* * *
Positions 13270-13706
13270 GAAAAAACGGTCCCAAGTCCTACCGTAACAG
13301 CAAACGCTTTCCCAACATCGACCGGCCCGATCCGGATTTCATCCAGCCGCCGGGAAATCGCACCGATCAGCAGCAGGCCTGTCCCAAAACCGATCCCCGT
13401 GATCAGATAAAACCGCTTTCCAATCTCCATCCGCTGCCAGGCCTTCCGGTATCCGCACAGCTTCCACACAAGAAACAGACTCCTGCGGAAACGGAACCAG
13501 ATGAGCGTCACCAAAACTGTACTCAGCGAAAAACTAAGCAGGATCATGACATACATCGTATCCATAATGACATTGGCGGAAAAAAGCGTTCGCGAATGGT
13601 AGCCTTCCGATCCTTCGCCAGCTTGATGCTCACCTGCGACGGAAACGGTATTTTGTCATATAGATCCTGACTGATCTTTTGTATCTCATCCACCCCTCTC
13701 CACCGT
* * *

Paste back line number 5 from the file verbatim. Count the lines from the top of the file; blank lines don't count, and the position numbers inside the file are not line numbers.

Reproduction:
13501 ATGAGCGTCACCAAAACTGTACTCAGCGAAAAACTAAGCAGGATCATGACATACATCGTATCCATAATGACATTGGCGGAAAAAAGCGTTCGCGAATGGT